• Your additional comments are insightful and logical….however in a world of insanity (Chiropractic) it’s difficult to infuse logic and not have the ASA coming out looking insane…..vs Chiropractic looking logical,
    At least in my experience only half of Chiros use manipulation on ‘everyone’, the rest use the other ‘fraudulent adjusting implements & theatrics’. Perhaps a benefit to the public since those theatrics are less deadly.
    Chiros NEED to explain WTF ‘diagnosis of musculoskeletal problems’ means (to them) if NOT subluxation- and it’s myriad nonsensical “tests”? There is NO diagnostic prevalence for 99% of Chiro-treated conditions…they ‘guess’ then over-treat based on their sub-par, dogmatic education, entrepreneurial bombast and powerful financial motivations….then claim moral high-ground since ‘more people die in hospitals than in Chiropractic clinics’….

  • Practically every item in this list describes a mostly self limiting condition.

  • I’m struggling to understand this statement: “As regulated health professionals, chiropractors may refer to treating specific population groups such as pregnant women, children and babies.” I don’t see why statutory regulation should mean that chiropractors are allowed to refer to treating patient groups for which there is a lack of evidence for all of the common conditions. Babies, for instance, don’t (usually) have ANY of the conditions on the “allowed” list above so why are chiropractors allowed to refer to treating them? They gave similar guidance to osteopaths previously which has resulted in a grey area where osteopaths advertise treatment for babies but without saying what they are treating. The reality is that they must be treating common infant conditions for which there is no evidence of effectiveness. This leaves the general public open to continued exploitation.

    • @ compandalt

      I’m struggling with it too. For example, claims that are likely to be acceptable include:

      • Chiropractic is a gentle treatment suitable for children and babies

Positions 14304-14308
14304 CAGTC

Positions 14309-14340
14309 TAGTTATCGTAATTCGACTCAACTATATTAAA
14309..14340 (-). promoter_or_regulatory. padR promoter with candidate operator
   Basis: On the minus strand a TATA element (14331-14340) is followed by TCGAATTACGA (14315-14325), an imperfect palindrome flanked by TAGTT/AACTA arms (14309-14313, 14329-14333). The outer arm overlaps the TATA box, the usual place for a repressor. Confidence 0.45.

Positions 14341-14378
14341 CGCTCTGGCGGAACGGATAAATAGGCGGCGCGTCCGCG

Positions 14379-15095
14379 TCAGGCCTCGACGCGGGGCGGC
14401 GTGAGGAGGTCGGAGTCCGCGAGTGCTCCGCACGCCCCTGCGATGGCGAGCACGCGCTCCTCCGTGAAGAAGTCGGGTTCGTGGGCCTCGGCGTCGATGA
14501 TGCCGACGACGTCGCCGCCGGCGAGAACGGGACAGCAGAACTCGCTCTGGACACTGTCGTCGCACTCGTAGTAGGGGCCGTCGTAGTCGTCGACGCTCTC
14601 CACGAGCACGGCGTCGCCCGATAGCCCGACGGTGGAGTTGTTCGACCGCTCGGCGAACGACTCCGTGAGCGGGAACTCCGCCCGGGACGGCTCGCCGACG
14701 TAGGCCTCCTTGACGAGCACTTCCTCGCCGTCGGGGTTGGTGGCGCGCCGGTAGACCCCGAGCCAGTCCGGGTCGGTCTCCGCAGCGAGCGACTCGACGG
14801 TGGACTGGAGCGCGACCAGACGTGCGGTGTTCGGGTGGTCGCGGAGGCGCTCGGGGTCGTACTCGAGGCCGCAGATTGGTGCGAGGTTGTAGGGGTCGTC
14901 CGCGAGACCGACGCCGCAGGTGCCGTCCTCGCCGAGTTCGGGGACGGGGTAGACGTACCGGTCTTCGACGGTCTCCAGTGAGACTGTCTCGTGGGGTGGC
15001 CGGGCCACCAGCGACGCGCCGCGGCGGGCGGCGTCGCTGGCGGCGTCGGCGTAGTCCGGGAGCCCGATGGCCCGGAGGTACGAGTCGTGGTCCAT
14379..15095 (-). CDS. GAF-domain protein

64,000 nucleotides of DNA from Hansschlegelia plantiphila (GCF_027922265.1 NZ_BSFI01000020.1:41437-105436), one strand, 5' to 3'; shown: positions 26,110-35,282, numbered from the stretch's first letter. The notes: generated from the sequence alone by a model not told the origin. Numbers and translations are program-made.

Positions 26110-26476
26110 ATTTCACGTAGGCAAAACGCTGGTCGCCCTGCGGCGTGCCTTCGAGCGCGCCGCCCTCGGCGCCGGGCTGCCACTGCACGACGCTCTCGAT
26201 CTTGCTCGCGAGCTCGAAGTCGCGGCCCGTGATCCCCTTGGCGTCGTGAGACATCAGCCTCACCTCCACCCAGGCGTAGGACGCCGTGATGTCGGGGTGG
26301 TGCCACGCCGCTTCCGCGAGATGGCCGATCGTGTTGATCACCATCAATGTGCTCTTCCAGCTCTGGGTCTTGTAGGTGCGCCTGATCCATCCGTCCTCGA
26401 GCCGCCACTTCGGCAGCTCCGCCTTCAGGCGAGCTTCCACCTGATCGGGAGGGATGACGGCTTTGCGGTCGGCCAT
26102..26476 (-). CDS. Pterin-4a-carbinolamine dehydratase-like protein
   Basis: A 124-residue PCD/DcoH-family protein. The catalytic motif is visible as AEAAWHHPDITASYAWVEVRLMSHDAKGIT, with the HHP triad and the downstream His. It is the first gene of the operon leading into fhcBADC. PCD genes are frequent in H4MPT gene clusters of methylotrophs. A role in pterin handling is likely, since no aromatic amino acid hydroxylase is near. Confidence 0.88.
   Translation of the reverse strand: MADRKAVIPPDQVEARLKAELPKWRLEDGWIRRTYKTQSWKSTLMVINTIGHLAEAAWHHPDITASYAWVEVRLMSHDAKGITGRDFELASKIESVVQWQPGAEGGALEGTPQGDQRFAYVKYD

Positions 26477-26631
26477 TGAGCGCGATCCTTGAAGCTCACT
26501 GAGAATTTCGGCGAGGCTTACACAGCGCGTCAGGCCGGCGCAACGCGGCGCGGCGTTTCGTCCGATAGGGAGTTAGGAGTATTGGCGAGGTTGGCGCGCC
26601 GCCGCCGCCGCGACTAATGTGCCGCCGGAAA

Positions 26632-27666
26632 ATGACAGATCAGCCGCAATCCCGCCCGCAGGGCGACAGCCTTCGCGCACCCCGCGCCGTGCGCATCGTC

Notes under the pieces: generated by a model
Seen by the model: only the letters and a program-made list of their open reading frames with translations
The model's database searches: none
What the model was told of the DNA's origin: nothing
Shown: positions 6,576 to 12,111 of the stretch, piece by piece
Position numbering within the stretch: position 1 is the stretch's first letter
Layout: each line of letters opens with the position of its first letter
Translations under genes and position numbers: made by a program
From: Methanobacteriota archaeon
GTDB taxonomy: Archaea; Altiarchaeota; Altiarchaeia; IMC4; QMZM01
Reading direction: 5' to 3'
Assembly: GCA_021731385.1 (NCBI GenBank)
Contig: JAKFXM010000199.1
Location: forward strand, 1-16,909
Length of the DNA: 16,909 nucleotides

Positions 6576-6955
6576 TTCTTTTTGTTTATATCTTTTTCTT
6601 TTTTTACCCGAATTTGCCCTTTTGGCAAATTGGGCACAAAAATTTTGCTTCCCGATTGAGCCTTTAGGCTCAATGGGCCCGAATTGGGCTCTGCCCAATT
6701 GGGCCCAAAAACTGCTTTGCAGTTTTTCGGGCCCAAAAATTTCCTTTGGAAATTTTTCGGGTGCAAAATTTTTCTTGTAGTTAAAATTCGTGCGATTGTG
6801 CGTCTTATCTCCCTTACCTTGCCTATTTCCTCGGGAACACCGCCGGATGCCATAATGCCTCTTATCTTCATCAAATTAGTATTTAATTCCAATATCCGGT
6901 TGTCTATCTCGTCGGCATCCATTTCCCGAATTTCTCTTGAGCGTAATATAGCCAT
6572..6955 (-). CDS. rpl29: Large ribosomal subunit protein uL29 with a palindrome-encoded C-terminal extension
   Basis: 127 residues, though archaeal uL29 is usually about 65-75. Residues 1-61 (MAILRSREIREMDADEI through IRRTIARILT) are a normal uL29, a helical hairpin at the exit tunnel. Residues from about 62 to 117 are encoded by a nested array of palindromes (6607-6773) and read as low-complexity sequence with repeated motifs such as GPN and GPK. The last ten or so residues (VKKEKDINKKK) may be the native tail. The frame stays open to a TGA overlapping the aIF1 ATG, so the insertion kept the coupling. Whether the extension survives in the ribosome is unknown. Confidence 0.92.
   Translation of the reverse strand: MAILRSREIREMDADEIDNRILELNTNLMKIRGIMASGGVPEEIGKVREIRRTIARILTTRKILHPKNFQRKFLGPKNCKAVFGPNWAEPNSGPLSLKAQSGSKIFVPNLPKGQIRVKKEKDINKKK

• Chiropractic techniques are suitable for children at all stages of development; I will assess your child to see what might help
      • We are proficient in gentle techniques suitable for babies
      • Techniques used on babies and children are delicate, careful and always tailored for the individual
      • The treatment for babies and young children is modified using a slight pressure (sustained release) most commonly rather than the manipulative technique used on adults

      Yet claims that are unlikely to be acceptable include:

      • Our spinal and cranial techniques improve the function of your child’s spine, nervous system and cranial system

      Ref https://www.asa.org.uk/uploads/assets/uploaded/5d8fb69e-5d22-445d-9f83c26b7a1a12d7.pdf

      So what can chiropractors legitimately ‘treat’? With the scope of practice of a registered UK chiropractor not defined either by law or in the GCC’s Code of Practice, and the GCC’s definition of evidence-based care (clinical practice that incorporates the best available evidence from research, the expertise of the chiropractor, and the preference of the patient) allowing for chiropractors’ own beliefs and values to potentially prejudice patient care, what the public really need are laws that: 1.) dramatically curtail claims that chiropractors can make, and 2.) dramatically curtail treatments that chiropractors are permitted to offer.

      But, of course, that would wipe out their livelihoods.